Oh, No! Our Children are too Slow!

A few days ago I was on the MarketWatch website, a site dedicated mainly to stocks and other financial matters. So as I was checking my progress toward overtaking Warren Buffet (*), I was surprised to find this headline on the main page:

Boomers to Gen X and Y: Run Faster

Go, Tegan! We're counting on you in 2032!

Go, Tegan! We’re counting on you in 2032!

The article pointed out that while the number of marathon finishers has essentially tripled from 143,000 in 1980 to 518,000 in 2011, the median finishing time has decreased by over 44 minutes (men’s from 3:32 to 4:17, women from 4:03 to 4:42). And it’s primarily the younger runners (44 and under) who post the slower times.

To me, this makes perfect sense. More people running means fewer elite runners by proportion. But some people in the running community are worried about this trend. Other troubling signs to them include no U.S. medal in the Olympic marathon since 2004, and the growing popularity of untimed events like Tough Mudder and Color Runs. Here are a few takes on the subject:

Ryan Lamppa, a 54-year-old competitive runner: “Many new runners come from a mind-set where everyone gets a medal and it’s good enough just to finish.”
From the Wall Street Journal online article: The Slowest Generation

This is emblematic of the state of America’s competitiveness, and should be of concern to us all,” Toni Reavis, veteran running commentator, in Dumbing Down, Slowing Down

Blame fluoridation!

Root cause: Fluoridation!

And here’s this gem from Robert Johnson, a founder of LetsRun.com (also from the WSJ article):
“If you’re going to get just as much praise for doing a four-hour marathon as a three-hour, why bother killing yourself training? It’s hard to do well in a marathon if your idea of a long session is watching season four of ‘The Wire.'”

Oh, brother. Pass me a crying towel and a barf bucket. Fast. I might not make it to the end of this post. I’ll do my best by containing myself to just a few points.

First of all, there’s a difference between an award for participation and one for accomplishing something. At a marathon, you get a T-shirt for showing up (participation). Finish by the cutoff time (the accomplishment) and you get a medal, and rightly so. By completing a marathon, you are performing a feat of physical and mental endurance that 99% of Americans will never achieve, or even try for. That’s worth a medal. And winners get special treatment – cash, trophies, shoes, or other prizes and the honor of standing on the stage, so it’s hardly “akin to communism” as another Chicken Little recently commented.

As for American competitiveness? We haven’t won an Olympic medal in the marathon since 2004? Well, in the 2008 and 2012 Olympics, the U.S. led the world in gold medals and total medal count, including many in track and field. But no marathon medal. Gosh, that was a wasted eight years!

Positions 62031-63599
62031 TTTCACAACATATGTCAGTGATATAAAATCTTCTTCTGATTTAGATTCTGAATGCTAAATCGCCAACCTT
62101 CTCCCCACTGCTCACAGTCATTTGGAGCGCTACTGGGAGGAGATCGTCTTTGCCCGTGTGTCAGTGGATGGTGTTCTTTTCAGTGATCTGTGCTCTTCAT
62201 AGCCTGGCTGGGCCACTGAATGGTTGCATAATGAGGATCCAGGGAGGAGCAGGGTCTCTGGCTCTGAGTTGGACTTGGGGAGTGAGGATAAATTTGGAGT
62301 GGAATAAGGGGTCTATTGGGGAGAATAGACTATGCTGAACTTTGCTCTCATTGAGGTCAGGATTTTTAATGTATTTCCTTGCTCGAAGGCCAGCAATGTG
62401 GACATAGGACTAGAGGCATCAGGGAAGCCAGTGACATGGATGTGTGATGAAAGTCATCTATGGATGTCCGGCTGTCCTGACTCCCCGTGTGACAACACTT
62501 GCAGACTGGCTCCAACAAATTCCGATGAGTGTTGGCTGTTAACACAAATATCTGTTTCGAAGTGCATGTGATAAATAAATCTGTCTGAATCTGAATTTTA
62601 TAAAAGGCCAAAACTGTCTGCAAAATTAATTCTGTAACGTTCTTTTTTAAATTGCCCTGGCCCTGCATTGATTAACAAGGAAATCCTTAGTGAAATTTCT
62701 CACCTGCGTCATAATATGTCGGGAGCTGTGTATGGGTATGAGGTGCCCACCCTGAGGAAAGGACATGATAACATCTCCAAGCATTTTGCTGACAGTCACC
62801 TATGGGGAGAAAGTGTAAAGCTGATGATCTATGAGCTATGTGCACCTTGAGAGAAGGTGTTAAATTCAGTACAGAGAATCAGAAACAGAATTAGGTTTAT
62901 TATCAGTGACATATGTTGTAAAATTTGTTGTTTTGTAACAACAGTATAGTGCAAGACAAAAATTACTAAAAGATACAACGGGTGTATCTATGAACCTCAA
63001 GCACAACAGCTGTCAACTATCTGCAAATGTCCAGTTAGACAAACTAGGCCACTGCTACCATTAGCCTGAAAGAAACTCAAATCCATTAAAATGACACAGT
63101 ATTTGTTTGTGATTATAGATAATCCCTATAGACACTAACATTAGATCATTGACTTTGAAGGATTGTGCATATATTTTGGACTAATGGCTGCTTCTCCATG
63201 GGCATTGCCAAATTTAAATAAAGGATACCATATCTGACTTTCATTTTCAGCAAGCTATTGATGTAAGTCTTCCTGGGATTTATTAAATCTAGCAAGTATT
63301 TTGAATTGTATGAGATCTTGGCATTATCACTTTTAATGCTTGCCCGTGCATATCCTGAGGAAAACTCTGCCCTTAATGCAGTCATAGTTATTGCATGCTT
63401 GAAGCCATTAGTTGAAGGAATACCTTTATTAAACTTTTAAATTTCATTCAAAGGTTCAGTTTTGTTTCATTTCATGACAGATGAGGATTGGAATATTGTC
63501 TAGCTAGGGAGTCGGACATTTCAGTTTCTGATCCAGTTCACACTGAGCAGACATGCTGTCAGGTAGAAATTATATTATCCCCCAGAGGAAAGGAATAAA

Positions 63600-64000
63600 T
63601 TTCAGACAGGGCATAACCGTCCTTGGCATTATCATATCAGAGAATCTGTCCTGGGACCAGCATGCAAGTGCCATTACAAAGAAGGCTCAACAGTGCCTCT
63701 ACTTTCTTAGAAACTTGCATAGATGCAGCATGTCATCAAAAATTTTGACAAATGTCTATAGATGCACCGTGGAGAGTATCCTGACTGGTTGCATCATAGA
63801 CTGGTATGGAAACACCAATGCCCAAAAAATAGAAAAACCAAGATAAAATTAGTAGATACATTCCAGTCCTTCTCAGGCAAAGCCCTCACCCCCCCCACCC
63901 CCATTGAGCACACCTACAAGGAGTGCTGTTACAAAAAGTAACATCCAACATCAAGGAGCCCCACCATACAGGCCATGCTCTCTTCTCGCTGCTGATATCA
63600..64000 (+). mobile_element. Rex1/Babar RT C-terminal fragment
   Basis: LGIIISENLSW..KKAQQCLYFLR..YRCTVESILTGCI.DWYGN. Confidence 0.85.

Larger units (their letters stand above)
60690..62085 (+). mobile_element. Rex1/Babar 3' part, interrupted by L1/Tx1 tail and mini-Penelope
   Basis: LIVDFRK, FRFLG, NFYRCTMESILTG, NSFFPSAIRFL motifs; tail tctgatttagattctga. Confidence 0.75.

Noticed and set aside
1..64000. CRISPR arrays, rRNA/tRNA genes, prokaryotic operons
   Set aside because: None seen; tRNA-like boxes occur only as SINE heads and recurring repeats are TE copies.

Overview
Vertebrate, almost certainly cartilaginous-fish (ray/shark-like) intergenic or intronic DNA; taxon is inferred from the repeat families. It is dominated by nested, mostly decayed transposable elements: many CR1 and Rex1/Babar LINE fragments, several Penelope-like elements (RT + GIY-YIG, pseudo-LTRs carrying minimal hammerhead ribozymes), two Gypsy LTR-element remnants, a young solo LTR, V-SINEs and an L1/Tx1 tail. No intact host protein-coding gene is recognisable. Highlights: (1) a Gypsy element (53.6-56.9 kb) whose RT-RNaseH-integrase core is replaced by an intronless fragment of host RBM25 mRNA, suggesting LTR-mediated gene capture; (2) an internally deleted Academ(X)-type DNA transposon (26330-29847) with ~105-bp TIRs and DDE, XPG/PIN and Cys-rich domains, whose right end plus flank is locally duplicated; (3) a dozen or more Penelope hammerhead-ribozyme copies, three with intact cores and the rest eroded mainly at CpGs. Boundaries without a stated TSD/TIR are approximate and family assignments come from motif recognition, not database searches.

Some 2012 Olympic track even results. I don't know about you, but I'm seeing a lot of red, white, and blue here.

Some 2012 Olympic track event results. Seems to me that the red, white, and blue is pretty well represented.

Finally, and what to me is most important, obsessing on “competition” and who is training hard and who isn’t, is a colossal waste of time and energy. Only a few runners in any marathon, or any race, have a chance to win. They know who they are, and they can take care of themselves. Why should it matter to Toni Reavis, Robert Johnson, or anyone, how hard other runners have trained, or where they finish, or even why they show up?

I’m reminded of a thread I read years ago on an Aikido discussion board. Someone was concerned that one of his classmates passed a rank advancement test, even though, to this student, he didn’t seem to perform the techniques well enough. The best response was a single-line classic:

“Why are you worried about anyone else’s performance? Just train.”

So to all of you fearmongers out there: Our young runners will be fine. Just run!

More: See marathon statistics from 1980 to 2012 at this linkYou can read an ongoing discussion on this subject, including my comments, on boards.ie.

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(*) Let’s just say if investing was like running, Buffet is Usain Bolt, and I am…well, me.

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One response to “Oh, No! Our Children are too Slow!

  1. Oh! Usain Bolt is a man — a very fast man — I thought it was a name for a runner’s super drink. oh well . . .

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